“It was some of the most meaningful work I did as a student,” Mittal says. “Seeing the lasting impact of that work deepened my commitment to diplomacy and inspired me to pursue the Pickering Fellowship.”

Headshot of Alejandro Garcia Escobar Plascencia (SFS'21). He is wearing a dark sweater, collared shirt and colorful tie and stands in front of blue siding and foliage.
Alejandro Garcia Escobar Plascencia (SFS’21) has dedicated himself to the study of international communities, and what happens when they break down.

Fostering Peace and Cohesion Through Diplomacy

Community has always been a “central force” in the life of Garcia Escobar Plascencia. 

“I grew up surrounded by aunts, uncles and cousins who had no blood relation to my family at all. As a child, I experienced the full benefits of a healthy and united community,” he explains. 

At Georgetown, Garcia Escobar Plascencia committed himself to studying what happens to societies when community breaks downs.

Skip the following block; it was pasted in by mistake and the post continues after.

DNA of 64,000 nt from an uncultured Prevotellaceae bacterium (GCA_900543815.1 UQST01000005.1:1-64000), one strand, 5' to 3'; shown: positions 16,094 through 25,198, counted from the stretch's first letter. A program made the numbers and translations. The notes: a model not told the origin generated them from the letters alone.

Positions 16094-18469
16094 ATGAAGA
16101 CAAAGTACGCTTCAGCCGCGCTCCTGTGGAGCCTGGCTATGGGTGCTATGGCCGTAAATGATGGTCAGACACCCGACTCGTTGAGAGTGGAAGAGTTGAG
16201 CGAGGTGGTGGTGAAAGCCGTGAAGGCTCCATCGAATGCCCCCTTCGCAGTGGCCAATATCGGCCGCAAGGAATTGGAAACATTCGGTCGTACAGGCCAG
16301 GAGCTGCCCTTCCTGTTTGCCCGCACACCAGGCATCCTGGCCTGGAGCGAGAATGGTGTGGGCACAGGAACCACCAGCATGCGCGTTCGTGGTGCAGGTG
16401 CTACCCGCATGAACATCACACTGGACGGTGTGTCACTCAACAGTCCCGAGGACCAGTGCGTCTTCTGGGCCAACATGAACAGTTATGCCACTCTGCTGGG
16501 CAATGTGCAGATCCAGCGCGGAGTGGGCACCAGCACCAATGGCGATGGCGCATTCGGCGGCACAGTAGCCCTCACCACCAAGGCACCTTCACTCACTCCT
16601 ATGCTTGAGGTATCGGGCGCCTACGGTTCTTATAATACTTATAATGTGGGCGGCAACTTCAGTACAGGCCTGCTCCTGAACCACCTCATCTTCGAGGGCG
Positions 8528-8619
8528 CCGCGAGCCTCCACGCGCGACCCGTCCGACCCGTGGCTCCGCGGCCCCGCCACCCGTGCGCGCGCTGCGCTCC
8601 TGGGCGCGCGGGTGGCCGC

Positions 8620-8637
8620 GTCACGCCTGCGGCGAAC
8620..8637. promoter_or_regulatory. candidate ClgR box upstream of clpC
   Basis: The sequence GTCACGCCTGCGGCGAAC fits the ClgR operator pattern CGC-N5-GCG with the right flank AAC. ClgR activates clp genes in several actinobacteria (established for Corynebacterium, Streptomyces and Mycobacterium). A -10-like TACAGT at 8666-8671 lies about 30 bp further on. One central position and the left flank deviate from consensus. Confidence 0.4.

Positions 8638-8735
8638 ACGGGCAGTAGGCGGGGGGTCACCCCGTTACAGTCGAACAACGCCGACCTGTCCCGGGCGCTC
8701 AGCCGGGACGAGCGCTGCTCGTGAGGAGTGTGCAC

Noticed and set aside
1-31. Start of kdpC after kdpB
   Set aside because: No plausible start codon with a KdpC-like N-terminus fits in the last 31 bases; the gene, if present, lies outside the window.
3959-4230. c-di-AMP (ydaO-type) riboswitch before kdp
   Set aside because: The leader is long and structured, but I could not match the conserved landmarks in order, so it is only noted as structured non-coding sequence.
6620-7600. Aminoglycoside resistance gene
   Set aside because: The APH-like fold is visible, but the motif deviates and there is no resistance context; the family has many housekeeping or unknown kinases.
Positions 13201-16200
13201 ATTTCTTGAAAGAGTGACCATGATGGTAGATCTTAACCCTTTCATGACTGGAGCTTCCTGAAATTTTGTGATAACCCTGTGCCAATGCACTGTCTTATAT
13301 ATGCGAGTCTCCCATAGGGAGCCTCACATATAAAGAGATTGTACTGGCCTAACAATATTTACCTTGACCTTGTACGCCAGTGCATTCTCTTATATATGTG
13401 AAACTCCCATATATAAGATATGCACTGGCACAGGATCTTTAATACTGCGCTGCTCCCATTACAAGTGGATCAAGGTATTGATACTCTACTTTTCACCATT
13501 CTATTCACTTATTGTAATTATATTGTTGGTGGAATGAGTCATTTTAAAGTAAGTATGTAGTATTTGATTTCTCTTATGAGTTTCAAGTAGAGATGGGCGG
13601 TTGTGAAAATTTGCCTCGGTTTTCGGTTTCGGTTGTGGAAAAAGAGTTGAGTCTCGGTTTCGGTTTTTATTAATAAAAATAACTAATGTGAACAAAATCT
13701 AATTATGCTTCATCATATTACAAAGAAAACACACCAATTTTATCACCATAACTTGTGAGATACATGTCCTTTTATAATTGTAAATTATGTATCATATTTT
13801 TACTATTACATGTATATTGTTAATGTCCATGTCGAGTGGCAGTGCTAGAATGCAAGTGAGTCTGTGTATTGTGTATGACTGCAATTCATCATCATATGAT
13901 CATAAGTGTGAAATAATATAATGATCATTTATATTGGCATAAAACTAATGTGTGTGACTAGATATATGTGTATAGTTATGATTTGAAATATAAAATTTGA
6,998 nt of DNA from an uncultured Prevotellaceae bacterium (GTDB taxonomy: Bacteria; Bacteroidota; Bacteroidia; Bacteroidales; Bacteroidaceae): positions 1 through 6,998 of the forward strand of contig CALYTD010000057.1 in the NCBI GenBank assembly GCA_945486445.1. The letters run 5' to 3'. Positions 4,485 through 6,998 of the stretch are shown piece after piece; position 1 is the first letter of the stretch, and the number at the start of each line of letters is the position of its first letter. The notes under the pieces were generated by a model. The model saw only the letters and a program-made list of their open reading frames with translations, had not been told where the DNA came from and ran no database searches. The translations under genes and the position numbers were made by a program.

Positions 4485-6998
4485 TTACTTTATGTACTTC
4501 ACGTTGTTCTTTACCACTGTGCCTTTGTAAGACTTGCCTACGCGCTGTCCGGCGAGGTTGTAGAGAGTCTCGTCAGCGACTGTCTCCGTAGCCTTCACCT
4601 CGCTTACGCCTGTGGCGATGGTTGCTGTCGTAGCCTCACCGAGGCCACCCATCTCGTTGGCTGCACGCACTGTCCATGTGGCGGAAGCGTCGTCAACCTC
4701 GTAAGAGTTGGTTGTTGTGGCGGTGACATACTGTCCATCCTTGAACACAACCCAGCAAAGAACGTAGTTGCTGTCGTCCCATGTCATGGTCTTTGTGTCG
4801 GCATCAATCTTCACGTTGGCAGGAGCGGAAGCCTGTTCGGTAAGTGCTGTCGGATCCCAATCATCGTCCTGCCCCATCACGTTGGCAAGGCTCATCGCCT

“I decided to pay attention to the maximum manifestation of a community coming apart — genocide,” he says.

Through a class taught by Cynthia Schneider and Derek Goldman, co-directors of the Laboratory for Global Politics and Performance at SFS, the culture and politics student had the opportunity to travel to Cambodia and listen to survivors share how the Khmer Rouge perpetrated genocide in the country. 

The SFS alumnus later participated in a study abroad program in Kigali, Rwanda, where he talked with survivors of the 1994 genocide and learned more about how to rebuild civil society after violence from communities on the ground.

Garcia Escobar Plascencia believes that listening is one of the best tools at a diplomat’s disposal, and he plans to deepen his understanding of the communities he will work with as a foreign service officer to help foster peace in regions around the world.